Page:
It's a little reassuring to know that he only made it as high as number 78 on the Reader's Digest list of Australia's most trusted public persons, though he's just in front of Julia Gillard and five spots ahead of Bob Brown, which is less comforting. Still, I'm heartened to see several doctors and scientists in the top 20. (Not that I take the whole thing too seriously; the 100 mentioned were the only ones asked about, to "a representative sample of 750 Australian adults" who ranked their trustworthiness out of 10. Still, John Howard was rather lower than Kevin Rudd or the other politicians I mentioned, so perhaps that's pleasant support for the possibility of "annihilation"...)

I love numbers assigned to random properties. According to the analysis behind the cut, my "weirdness level" is 22 (lower than the LiveJournal average of 27) and my writing style is "intellectual". It's fascinating; there's even a pie graph!
Do you want to know more...? )
...or not. A massive power outage has apparently caused all kinds of chaos about the state of Victoria, including slow trains (not they need this kind of excuse, but 20-40 minute delays are something new) and the traffic going mental as people try and do hook turns without the benefit of traffic lights. Strangely my building - or at least my floor and/or office - is unaffected. Looking down on the city traffic is somewhat freaky, though I was pleased to see some kind of negotiation of turns at the nearby intersection of Lonsdale and Russell.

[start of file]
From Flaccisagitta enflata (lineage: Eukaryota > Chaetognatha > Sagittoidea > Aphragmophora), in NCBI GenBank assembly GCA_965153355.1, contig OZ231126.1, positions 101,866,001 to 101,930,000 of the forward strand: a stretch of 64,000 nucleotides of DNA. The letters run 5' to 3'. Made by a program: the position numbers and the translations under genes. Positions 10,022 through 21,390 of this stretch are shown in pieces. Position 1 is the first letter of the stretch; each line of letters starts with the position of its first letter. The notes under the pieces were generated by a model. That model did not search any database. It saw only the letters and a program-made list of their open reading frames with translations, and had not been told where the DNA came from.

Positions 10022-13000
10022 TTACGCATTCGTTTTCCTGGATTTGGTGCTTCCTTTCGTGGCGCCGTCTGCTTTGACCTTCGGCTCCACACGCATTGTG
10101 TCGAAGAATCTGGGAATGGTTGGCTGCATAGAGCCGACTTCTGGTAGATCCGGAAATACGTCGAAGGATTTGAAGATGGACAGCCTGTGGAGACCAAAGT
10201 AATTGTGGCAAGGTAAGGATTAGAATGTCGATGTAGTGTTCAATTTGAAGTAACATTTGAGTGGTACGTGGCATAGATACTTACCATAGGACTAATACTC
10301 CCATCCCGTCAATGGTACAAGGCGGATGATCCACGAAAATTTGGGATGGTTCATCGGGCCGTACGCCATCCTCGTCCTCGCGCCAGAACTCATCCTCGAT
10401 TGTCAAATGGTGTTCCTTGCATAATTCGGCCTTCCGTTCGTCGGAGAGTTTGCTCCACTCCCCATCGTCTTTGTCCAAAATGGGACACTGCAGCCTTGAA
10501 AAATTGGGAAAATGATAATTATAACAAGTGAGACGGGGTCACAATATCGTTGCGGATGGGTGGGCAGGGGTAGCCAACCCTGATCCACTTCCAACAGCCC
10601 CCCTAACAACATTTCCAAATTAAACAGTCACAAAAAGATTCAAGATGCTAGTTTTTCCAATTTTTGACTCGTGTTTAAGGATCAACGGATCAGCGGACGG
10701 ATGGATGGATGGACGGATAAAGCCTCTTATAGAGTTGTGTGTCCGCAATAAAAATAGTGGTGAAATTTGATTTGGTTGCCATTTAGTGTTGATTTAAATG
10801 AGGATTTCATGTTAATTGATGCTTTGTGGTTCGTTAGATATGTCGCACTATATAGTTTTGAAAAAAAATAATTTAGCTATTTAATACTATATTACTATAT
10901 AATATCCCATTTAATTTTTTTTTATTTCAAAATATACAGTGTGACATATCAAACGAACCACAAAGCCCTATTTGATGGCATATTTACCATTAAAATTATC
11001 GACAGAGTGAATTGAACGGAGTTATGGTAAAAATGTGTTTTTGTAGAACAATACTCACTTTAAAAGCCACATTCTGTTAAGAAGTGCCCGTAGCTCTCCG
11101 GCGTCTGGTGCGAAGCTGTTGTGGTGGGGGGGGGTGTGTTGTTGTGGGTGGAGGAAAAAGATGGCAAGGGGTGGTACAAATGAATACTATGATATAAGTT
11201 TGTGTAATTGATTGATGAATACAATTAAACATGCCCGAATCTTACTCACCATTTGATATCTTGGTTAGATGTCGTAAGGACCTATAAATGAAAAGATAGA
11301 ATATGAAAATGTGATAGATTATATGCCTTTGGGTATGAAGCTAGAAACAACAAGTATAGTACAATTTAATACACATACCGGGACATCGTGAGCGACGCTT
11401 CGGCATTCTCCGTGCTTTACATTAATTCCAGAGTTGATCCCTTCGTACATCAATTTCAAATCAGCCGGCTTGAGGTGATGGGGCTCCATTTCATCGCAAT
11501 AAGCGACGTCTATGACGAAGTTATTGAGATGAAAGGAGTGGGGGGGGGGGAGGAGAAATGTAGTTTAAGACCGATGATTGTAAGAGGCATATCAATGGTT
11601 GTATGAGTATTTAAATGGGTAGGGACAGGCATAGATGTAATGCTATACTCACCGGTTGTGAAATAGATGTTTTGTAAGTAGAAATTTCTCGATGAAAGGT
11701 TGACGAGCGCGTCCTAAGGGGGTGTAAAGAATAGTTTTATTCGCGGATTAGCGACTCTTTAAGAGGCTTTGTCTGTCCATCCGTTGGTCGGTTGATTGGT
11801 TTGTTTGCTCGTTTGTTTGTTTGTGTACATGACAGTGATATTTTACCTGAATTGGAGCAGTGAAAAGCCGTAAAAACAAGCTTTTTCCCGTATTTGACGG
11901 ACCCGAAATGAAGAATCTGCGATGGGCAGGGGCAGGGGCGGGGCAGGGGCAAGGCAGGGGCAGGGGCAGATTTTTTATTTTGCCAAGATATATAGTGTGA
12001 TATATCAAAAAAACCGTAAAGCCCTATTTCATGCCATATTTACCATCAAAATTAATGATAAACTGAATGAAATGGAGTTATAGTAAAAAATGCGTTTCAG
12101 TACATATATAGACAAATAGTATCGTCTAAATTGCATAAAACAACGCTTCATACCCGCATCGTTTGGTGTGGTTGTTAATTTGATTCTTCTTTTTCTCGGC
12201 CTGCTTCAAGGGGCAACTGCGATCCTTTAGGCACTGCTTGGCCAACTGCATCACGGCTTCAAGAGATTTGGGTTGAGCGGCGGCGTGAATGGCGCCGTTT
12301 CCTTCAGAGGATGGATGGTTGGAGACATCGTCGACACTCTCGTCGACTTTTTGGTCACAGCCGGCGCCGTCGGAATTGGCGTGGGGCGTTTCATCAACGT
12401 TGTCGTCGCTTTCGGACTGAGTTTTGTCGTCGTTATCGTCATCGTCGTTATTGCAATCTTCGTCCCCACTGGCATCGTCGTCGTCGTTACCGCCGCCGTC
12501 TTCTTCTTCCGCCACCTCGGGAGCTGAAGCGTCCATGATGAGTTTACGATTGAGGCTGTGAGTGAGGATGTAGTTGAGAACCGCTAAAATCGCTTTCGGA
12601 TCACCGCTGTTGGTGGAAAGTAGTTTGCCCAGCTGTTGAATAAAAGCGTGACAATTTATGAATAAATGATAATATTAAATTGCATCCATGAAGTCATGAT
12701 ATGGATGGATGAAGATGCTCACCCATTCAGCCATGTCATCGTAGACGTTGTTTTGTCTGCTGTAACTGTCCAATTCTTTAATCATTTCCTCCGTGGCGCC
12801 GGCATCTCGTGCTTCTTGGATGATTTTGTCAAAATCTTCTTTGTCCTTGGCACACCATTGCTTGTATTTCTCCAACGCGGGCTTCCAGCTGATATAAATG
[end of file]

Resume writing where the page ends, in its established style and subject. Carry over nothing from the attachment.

If you're in the city, be careful going home, yeah?

Glass House

Nov. 1st, 2006 01:12 pm
I agree the reasons for cancelling The Glass House reported in the news are bollocks, but it's not a revelation. I'd been of the impression that the last series was going to be the last series for a bunch of other reasons, not least the presenters not wanting to do it any more. If I found any of them consistently funny then I might also feel worse about it, but I'm afraid I don't; the humour on The Glass House is rarely political in any sense but the topical, and generally not that clever. (The same can be said for much of what goes on on The Daily Show, but it still has moments of incisive satire amongst the stupidity. I looked in vain for examples of such on The Glass House.)

Still, that's one less locally produced comedy show, and it was still miles funnier than The Wedge. It's also curious that The Glass House is targeted for "anti-government bias" (as [livejournal.com profile] hnpcc says, questioning the government is part of an independent media's remit, no matter who's in power) and yet The Chaser boys have apparently not even rated a mention... Perhaps they don't rate highly enough.

February 2012